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Ballot initiatives may reach unprecedented number

Published: Thursday, May 29, 2014 11:45 p.m. CDT
Caption
(Seth Perlman)
Illinois Sen. Michael Frerichs, D-Champaign, speaks to reporters outside the Senate chambers Thursday at the Illinois State Capitol in Springfield. (AP Photo)

SPRINGFIELD – Let the voters decide. Whether it's figuring out if the state should tax millionaires or who should pay for birth control, Illinois voters could see more November ballot questions than they have in decades.

As many as seven ballot measures could be up for consideration, including four proposed to alter Illinois' constitution and three poll-style questions. Brought by Democrats and Republicans, they're aimed at boosting voter turnout, which was abysmal during the primary, in a general election that features one of the nation's most competitive and expensive governor's races.

But political experts and voters groups warn of risks too, such as voter fatigue and detracting from other issues.

Still, voters groups are gearing up. League of Women Voters of Illinois executive director Mary Schaafsma said so many possibilities raise questions about political motives and could dilute efforts to raise awareness, but it's a way to motivate voters.

"It's a way for voters to feel like they have a little bit of empowerment," she said. "Voters are capricious, and they can change their mind."

None of the ballot measures – term limits, political redistricting, voters' rights, crime victims' rights and minimum wage – are sure things. Some are still emerging as legislators prepare to adjourn this week. Election officials are verifying signatures for petition-driven efforts on political boundaries and term limits while a lawsuit could threaten both plans. Election officials certify ballots in August.

The sheer number of potential ballot measures could be unprecedented. State Board of Election records, which date back to 1970, show there have not been more than three ballot measures in one election year – Including constitutional amendments and nonbinding questions.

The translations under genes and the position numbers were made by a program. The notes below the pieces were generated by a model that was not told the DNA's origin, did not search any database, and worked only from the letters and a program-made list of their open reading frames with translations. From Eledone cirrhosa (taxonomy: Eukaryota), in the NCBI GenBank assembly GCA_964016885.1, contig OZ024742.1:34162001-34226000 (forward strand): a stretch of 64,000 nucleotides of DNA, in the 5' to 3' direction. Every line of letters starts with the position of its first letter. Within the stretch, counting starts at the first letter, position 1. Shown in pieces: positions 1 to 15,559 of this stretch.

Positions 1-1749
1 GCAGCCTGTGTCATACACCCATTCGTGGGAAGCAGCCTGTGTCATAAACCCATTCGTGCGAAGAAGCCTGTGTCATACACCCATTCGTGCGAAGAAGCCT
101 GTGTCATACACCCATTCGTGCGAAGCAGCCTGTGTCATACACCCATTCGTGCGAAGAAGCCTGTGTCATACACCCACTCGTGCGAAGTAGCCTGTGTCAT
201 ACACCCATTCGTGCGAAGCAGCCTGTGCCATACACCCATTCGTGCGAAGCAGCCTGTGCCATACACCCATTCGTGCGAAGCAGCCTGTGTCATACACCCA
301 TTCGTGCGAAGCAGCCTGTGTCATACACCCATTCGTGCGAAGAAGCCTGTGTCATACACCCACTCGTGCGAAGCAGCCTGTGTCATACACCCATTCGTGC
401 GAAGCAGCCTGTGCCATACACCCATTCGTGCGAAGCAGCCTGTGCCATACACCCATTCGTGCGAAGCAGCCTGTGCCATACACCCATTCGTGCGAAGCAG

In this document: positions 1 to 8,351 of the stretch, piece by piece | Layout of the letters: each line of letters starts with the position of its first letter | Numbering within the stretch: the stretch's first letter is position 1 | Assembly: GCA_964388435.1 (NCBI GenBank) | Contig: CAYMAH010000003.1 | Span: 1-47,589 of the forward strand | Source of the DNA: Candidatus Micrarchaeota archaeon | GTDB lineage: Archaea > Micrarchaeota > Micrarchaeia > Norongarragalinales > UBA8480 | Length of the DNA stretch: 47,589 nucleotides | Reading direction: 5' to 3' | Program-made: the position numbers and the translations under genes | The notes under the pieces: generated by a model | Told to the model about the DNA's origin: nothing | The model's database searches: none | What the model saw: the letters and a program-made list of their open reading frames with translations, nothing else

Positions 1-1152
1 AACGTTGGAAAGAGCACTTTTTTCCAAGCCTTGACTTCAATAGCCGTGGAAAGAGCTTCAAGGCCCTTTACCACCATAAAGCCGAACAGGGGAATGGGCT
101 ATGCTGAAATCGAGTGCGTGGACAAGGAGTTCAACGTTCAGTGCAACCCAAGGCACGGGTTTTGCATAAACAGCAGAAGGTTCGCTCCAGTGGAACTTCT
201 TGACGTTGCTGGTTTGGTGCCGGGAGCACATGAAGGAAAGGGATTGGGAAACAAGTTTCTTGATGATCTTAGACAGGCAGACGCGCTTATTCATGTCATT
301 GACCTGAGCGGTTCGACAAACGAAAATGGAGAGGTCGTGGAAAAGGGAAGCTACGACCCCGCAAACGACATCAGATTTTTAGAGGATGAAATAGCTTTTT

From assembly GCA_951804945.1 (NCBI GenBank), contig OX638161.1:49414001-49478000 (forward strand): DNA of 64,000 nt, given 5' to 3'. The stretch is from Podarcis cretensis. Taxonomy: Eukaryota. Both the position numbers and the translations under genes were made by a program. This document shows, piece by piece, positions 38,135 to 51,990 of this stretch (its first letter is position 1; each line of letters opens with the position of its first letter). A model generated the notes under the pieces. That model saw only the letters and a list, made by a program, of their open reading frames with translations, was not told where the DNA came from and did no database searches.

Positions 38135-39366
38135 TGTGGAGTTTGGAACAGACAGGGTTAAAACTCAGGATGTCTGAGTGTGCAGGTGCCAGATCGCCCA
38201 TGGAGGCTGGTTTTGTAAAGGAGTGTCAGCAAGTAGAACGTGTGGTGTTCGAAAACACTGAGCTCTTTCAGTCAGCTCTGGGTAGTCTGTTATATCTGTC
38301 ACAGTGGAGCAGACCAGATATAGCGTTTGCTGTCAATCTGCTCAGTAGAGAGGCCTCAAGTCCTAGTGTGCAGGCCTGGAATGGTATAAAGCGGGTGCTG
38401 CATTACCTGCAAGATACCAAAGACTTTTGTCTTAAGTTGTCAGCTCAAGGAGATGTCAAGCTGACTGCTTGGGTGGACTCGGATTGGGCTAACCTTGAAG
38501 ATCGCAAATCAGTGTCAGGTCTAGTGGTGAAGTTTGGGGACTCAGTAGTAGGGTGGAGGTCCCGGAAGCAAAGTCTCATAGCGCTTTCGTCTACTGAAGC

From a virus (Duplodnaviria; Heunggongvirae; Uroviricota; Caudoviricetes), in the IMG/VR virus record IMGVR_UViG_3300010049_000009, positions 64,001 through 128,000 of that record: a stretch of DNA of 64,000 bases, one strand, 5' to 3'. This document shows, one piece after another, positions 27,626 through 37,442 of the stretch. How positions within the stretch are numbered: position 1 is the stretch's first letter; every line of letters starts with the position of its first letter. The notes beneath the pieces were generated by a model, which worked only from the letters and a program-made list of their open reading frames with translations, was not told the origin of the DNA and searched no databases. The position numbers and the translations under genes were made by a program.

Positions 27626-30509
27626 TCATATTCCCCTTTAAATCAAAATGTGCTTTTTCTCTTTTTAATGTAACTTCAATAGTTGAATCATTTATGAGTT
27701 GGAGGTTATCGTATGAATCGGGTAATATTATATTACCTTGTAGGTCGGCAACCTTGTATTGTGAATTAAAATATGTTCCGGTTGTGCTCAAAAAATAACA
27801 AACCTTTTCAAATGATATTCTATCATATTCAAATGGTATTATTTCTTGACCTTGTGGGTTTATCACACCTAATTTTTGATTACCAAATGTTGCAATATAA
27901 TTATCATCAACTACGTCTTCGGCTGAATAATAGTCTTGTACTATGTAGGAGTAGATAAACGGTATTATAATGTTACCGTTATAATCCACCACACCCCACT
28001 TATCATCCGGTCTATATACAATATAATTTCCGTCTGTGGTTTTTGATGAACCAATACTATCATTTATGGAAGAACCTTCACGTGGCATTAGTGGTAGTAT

Nationally, Illinois isn't a heavy hitter on ballot questions that change laws, especially when compared with California and Colorado. But Illinois could stand out for potentially asking so many nonbinding advisory questions, which isn't as common, according to the National Conference of State Legislatures.

The issue hit a frenzied pitch in Illinois Thursday when the Senate advanced one nonbinding question that asks voters if prescription drug plans should cover birth control, an Illinois law on the books since 2003. Opposition from Republican Sen. Matt Murphy was so impassioned that he was admonished by leadership to avoid personal attacks.

"This is a gimmick. It's a stunt. It's a game and everybody down here knows it," he said during debate. "You just want to gin people up over issues that really don't exist. I think it's shameful. I think it speaks to just how scared you are that people are finally on to you."

The measure's sponsor, Democratic Sen. Iris Martinez, shot back, saying women's issues are under attack, particularly in the wake of the Affordable Care Act. She said the question would solidify support even if it won't affect policy. Two other such poll-style questions – if Illinois should raise its minimum wage or add a surcharge to yearly salaries over $1 million – could also make it to the ballot. Democrats' attempts to do both have faltered in the Legislature.

However, Democrats aren't the only ones pushing ballot initiatives.

A group backed by Republican gubernatorial candidate Bruce Rauner seeks to limit statewide officers to two terms, which has prompted Gov. Pat Quinn to defend his position. The Chicago Democrat, who won in 2010 by a slim margin, championed term limits for years.

"Politicians are interested in doing things that will trigger a better voter turnout by their base voters," said David Yepsen, director of the Paul Simon Public Policy Institute at Southern Illinois University.

So far, voters haven't shown much enthusiasm.

Only about 18 percent of eligible voters statewide turned out to the polls during the March primary, the lowest statewide turnout for a primary election since 1998, as far back as online records go.

Some advocacy groups worry about voter fatigue. The questions typically don't appear until the ballot's end, so a rushed voter might be tempted to skip or have an evaporating attention span.

Others said they'd be ready to educate voters.

The Urban League of Chicago, which focuses on African Americans, said several of the issues were important, including voters' rights. The plan, that's passed both the House and Senate, seeks to prevent people from being denied the right to register or vote based on race, among other things. It comes as several other states have recently made it harder to vote.

"Voting rights," said Roderick Hawkins, a league vice president "that's the core of what we do."

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